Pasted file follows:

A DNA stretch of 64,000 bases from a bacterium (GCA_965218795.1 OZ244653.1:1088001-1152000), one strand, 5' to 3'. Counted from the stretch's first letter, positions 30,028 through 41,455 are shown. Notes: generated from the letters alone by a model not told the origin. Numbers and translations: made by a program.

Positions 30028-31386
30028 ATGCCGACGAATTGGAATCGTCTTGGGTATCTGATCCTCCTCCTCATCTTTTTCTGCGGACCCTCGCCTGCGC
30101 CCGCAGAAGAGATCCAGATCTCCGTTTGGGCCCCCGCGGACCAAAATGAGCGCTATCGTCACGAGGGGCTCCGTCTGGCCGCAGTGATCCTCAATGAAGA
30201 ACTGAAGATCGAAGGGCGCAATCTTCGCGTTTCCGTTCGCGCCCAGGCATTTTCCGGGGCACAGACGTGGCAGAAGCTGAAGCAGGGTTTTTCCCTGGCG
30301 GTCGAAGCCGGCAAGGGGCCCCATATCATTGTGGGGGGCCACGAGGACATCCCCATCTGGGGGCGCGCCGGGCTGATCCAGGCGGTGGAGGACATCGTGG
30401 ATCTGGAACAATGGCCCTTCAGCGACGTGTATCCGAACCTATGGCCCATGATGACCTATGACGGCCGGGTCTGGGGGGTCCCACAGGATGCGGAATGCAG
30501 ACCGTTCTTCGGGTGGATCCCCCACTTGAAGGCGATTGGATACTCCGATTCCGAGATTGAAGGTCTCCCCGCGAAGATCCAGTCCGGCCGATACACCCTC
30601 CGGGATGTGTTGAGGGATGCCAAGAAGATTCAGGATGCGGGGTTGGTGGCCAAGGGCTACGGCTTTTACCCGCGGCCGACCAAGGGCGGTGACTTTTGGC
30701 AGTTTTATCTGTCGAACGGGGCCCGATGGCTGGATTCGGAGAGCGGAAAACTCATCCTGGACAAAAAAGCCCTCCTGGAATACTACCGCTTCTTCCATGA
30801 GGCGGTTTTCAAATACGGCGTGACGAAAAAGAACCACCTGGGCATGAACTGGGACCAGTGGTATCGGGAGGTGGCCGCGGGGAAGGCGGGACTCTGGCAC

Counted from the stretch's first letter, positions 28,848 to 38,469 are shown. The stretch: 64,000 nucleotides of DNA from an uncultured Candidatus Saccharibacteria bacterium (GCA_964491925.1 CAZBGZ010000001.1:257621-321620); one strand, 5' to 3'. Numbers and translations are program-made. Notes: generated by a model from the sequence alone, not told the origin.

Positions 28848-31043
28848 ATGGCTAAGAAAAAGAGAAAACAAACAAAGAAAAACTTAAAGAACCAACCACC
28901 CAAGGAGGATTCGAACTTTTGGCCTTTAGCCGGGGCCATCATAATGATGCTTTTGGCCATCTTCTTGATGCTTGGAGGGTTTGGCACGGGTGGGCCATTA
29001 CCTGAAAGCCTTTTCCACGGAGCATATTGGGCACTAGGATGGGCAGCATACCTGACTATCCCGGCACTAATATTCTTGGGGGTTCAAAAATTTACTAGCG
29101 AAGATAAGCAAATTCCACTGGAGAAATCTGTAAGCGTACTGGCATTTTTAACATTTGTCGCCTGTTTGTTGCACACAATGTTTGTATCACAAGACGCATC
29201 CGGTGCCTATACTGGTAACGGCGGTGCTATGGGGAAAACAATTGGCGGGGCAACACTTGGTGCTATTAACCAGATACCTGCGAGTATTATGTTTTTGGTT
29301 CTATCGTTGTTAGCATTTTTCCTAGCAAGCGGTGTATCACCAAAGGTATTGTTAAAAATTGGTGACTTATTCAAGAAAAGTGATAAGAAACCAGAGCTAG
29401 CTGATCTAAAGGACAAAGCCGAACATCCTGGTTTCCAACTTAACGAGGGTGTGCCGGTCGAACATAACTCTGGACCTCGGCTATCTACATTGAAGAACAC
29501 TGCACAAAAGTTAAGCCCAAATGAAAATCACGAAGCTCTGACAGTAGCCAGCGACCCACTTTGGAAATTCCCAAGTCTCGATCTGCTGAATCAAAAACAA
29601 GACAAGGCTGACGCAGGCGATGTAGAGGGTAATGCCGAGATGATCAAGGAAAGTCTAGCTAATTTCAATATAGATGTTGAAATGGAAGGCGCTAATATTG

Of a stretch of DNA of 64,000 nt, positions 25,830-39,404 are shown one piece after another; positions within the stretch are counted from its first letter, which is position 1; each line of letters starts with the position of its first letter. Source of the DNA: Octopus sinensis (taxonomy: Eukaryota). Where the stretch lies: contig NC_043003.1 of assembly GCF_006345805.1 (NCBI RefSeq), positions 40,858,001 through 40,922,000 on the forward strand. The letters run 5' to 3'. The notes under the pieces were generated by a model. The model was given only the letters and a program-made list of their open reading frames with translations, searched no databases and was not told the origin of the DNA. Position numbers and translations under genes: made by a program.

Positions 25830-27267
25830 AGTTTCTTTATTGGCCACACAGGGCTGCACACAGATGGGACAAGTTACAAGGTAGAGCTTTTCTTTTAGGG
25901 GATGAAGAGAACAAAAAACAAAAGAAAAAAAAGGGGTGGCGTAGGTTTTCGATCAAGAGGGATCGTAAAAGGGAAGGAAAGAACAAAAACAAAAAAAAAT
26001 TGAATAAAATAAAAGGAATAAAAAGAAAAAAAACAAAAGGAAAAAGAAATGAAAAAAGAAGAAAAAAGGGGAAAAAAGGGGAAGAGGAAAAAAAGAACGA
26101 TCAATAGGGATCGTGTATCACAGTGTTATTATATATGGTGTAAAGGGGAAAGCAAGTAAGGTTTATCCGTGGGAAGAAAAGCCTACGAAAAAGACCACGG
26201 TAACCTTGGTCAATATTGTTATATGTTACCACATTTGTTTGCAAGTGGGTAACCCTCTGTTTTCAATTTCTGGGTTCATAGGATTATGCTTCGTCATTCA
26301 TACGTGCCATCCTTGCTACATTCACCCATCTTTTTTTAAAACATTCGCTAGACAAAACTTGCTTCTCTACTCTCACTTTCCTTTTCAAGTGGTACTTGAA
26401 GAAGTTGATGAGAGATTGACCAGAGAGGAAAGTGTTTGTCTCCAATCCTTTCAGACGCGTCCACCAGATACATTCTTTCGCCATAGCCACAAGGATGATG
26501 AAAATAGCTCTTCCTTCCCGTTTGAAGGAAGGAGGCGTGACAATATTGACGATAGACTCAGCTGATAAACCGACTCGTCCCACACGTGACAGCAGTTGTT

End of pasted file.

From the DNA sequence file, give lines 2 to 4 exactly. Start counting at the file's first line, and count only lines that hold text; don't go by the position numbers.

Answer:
Positions 30028-31386
30028 ATGCCGACGAATTGGAATCGTCTTGGGTATCTGATCCTCCTCCTCATCTTTTTCTGCGGACCCTCGCCTGCGC
30101 CCGCAGAAGAGATCCAGATCTCCGTTTGGGCCCCCGCGGACCAAAATGAGCGCTATCGTCACGAGGGGCTCCGTCTGGCCGCAGTGATCCTCAATGAAGA